In use, the catheter assembly 10 is prepared by attaching the catheter 12 to the first housing 20 of the flash chamber 14. The assembly is then opened by rotating the second housing 30 relative to the first housing 20 so that the stylus 36 protrudes through the diaphragm 50. With the diaphragm 50 forced open, the needle 92 and its associated guidewire 96 are inserted through the stylus 36 and through the catheter 12. The needle 92 is then used to puncture the patient's skin, and is positioned within the vein, or within the artery with the aid of the guidewire 96, as is known in the art. The second housing 30 is then turned to the closed position to form the gap 60. Preferably, this action is completed before removing the needle 92, as shown in FIG. 5. By removing the stylus 36 from the diaphragm 50—that is, by opening the gap 60—and then retracting the syringe 90 and needle 92 from the catheter assembly 10, the diaphragm 50 can close completely as the needle 92 is removed preventing the backflow of blood. The IV line can then be connected at the connector 32, the second housing 30 turned to close the gap 60 forcing the stylus 36 through the diaphragm 50, and the fluid flow initiated. In practice, because of the natural turning actions required to remove the syringe 90 and to connect the IV line with the connector 32, the stylus 36 tends to be removed from the diaphragm 50 as the syringe 90 is removed and it 36 is forced through the diaphragm 50 as the IV line is connected. In an alternative embodiment, the needle 92 and guidewire 96 may be supplied already inserted through the catheter assembly 10. In this case, the practitioner can simply insert the catheter in the patient's vein or artery and proceed as above.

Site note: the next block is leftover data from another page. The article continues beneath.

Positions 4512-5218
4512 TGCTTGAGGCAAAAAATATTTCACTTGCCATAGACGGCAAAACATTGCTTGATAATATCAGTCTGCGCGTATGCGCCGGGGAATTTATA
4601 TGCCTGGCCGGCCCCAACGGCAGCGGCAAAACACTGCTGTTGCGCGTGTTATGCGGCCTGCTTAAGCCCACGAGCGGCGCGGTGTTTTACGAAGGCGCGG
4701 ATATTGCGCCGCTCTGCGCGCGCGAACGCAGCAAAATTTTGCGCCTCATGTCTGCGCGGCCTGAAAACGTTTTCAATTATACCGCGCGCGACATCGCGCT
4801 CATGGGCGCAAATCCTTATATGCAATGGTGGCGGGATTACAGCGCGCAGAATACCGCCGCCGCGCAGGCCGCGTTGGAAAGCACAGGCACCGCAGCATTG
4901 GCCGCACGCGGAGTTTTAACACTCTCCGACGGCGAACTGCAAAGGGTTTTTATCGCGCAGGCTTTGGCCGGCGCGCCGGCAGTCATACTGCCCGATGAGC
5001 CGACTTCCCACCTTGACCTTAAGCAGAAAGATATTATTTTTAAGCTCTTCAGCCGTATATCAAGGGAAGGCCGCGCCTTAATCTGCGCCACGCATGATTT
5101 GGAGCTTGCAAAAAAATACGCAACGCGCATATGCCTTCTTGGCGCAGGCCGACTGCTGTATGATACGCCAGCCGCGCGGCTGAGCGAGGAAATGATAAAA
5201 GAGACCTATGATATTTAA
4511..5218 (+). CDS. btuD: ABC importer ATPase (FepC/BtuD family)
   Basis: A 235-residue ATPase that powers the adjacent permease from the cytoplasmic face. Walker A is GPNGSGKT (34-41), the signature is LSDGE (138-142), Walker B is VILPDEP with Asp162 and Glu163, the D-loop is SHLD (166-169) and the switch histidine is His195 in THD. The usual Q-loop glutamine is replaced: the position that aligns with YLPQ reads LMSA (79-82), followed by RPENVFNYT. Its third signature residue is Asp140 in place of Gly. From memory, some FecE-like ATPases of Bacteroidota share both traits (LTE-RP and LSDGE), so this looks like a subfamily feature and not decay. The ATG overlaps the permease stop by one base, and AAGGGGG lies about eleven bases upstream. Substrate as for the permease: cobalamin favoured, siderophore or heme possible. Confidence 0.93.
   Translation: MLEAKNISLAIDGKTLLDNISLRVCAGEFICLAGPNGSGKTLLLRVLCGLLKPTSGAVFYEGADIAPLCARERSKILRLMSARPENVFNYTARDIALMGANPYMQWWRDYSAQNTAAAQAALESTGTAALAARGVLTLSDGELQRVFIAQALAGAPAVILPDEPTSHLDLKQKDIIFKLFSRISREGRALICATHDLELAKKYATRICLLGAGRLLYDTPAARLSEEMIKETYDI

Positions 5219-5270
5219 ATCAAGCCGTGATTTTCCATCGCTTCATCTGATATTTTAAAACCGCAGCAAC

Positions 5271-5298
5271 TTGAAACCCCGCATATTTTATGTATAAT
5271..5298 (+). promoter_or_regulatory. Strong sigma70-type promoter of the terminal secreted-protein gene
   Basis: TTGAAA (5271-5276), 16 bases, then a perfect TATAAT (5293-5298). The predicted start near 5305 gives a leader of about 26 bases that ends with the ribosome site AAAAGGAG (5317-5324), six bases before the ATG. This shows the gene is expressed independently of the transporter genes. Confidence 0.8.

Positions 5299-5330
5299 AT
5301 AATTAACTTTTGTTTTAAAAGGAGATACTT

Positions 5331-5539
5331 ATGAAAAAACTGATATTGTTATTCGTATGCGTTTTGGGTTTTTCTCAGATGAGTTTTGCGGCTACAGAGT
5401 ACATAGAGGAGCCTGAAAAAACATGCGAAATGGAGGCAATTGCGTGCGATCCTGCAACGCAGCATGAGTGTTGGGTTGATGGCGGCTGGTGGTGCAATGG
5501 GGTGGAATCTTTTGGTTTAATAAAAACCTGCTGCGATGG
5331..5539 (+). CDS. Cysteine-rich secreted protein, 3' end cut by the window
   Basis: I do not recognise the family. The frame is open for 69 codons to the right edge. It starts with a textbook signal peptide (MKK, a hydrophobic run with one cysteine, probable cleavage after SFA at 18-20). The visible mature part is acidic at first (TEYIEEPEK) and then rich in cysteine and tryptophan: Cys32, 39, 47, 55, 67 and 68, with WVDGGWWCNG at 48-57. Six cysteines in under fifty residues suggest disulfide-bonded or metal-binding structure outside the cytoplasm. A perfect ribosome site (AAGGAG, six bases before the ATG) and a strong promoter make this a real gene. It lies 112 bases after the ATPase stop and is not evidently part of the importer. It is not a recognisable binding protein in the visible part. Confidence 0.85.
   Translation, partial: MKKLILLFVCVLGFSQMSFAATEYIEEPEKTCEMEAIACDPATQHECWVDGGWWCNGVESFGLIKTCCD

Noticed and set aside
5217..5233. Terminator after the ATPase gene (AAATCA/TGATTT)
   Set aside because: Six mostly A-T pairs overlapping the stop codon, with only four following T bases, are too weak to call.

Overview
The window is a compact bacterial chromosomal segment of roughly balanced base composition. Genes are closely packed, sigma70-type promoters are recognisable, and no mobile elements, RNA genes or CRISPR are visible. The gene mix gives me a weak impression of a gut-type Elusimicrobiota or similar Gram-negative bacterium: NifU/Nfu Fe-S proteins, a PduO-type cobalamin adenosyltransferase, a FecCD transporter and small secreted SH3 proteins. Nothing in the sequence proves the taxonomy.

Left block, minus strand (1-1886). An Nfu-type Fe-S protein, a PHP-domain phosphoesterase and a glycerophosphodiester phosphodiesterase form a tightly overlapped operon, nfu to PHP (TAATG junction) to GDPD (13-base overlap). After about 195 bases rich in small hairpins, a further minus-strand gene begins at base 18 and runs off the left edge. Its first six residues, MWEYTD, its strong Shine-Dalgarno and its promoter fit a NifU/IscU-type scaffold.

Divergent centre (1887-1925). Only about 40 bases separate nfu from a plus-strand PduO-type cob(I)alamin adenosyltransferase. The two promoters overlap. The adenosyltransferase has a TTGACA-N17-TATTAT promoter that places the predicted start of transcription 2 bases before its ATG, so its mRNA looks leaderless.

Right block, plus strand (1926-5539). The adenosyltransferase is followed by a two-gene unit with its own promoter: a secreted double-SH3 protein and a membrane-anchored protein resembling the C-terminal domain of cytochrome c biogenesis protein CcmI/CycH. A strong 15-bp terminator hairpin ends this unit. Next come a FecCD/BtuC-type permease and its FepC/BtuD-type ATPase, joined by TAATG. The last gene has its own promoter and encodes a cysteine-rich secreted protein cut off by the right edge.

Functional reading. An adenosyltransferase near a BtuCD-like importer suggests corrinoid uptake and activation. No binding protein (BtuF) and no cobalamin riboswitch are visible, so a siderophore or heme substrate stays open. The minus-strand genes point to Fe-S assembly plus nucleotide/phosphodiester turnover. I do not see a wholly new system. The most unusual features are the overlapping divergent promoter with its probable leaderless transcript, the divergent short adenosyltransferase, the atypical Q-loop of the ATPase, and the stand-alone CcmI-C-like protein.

It is understood that, in light of a reading of the foregoing description and drawings, those with ordinary skill in the art will be able to make changes and modifications to the present invention without departing from the spirit or scope of the invention, as defined herein. For example, although the embodiments presented herein anticipate that the first housing is threaded and the second housing is adapted to receive the threads of the first housing, other means which function to keep the housings together and that allow for relative axial movement between the housings may be used.
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|U.S. Classification||604/167.02, 604/164.07, 604/167.06, 604/170.02, 604/164.01, 604/168.01|
|International Classification||A61M25/06, A61M25/00|
|Cooperative Classification||A61M25/0693, A61M2025/0078, A61M25/0606|
|European Classification||A61M25/06C, A61M25/06K|
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|Oct 20, 2006||FPAY||Fee payment|
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|May 27, 2010||FPAY||Fee payment|
Year of fee payment: 8
|Oct 24, 2014||REMI||Maintenance fee reminder mailed|
|Mar 3, 2015||SULP||Surcharge for late payment|
Year of fee payment: 11
|Mar 3, 2015||FPAY||Fee payment|
Year of fee payment: 12